Low risk associated with case of pneumococcal disease in the South Okanagan

No identified risk to the public from recent case of pneumococcal disease with associated meningitis

Interior Health is reassuring residents there is no identified risk to the public from a recent case of pneumococcal disease with associated meningitis in Oliver.

Interior Health said they are working closely with the B.C. Centre for Disease Control and through testing have determined that it is an isolated case that is not connected to the Okanagan meningococcal outbreak last year.

Pneumococcal disease is an infection caused by bacteria and can result in many types of illnesses, including: ear infections, sinus infections, pneumonia and meningitis in severe cases. Pneumococcal disease is generally not severe, and is most common in children under 5, individuals who are immunocompromised or individuals over 65.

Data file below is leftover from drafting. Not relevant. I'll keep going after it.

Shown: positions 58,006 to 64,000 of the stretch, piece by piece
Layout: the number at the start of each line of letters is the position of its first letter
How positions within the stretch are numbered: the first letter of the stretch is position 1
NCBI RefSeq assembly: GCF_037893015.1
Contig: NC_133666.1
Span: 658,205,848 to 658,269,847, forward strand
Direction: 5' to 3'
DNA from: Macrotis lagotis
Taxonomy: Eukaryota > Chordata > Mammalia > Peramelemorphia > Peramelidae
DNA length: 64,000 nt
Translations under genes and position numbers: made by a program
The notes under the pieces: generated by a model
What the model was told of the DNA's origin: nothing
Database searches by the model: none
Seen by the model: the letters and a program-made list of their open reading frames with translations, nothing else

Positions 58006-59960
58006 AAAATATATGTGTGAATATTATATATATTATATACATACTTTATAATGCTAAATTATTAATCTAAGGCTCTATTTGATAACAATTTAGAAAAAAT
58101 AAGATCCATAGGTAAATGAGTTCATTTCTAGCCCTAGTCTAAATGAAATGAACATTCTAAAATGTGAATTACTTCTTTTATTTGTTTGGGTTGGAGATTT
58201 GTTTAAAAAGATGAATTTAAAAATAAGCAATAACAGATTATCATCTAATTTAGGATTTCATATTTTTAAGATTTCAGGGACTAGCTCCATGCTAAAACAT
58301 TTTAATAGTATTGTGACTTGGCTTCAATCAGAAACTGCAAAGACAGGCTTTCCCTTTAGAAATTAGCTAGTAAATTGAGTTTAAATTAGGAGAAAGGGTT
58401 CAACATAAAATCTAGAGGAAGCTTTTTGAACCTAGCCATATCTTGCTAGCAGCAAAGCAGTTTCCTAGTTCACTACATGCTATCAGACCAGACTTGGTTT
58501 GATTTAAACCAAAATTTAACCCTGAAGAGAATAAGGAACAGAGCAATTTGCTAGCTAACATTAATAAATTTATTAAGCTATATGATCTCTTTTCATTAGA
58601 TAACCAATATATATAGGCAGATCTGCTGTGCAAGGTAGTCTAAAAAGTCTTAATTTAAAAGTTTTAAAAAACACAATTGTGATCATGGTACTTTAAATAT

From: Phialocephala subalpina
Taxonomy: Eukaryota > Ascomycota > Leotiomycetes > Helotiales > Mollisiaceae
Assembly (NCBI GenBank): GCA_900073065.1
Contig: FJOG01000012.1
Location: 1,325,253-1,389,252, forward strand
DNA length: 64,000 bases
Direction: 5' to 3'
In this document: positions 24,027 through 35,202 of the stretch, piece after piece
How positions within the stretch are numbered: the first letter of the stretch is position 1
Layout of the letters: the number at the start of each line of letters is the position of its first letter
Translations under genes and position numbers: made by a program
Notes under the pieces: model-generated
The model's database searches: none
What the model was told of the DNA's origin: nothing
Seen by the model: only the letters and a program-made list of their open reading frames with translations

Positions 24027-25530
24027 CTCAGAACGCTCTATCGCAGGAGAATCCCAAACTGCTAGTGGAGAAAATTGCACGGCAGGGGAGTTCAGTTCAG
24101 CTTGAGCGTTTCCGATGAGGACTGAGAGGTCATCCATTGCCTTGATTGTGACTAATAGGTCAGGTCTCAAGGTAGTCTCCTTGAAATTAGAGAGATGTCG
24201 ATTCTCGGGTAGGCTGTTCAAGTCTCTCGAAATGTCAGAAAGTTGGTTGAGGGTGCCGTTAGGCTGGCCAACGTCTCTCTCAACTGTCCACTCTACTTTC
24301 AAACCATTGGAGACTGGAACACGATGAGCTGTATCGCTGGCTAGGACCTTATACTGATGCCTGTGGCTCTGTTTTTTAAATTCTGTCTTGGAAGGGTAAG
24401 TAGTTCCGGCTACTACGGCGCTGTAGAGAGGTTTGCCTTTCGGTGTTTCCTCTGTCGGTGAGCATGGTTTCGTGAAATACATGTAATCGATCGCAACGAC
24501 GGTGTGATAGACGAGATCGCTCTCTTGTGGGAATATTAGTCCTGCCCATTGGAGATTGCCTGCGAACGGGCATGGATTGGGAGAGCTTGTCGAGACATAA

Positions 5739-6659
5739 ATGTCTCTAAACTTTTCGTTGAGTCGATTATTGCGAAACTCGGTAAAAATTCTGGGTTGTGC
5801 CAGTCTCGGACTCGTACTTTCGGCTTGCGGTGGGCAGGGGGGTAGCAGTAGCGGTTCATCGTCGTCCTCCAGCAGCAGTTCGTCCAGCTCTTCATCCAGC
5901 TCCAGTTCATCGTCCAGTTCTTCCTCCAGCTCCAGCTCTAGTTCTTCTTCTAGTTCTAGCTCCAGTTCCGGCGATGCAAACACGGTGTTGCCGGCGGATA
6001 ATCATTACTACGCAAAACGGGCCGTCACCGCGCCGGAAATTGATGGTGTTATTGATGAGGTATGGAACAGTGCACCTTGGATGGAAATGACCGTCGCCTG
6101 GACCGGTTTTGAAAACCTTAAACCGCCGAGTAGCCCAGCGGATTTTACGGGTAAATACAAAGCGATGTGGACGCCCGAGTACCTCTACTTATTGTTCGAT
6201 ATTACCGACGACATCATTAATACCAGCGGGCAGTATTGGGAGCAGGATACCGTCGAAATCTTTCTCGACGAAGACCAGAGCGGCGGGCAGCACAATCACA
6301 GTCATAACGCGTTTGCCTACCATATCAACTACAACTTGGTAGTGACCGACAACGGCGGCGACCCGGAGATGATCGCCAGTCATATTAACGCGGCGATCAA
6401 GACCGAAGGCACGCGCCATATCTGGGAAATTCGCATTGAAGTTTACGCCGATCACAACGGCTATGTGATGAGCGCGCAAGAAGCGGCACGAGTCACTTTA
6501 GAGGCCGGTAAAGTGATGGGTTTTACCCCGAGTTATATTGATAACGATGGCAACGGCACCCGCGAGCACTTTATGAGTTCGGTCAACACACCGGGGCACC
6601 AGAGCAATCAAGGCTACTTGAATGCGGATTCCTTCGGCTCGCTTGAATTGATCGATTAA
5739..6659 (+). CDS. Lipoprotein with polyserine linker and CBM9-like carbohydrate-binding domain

At this time, vaccines and antibiotics are not required for those who may have been in contact with this case. Interior Health said the best way to prevent the spread of bacteria is to wash your hands frequently throughout the day, especially after coughing or sneezing, cough or sneeze into your elbow or a tissue, and to seek medical attention if you are feeling unwell.

If you experience symptoms that you are concerned about — including fever, headache, stiff neck, or vomiting — call HealthLinkBC at 8-1-1 to speak with a registered nurse, visit your doctor or nurse practitioner or visit a walk-in clinic. If symptoms are severe, visit your local emergency department.

To report a typo, email: editor@pentictonwesternnews.com.

Kristi Patton | Editor

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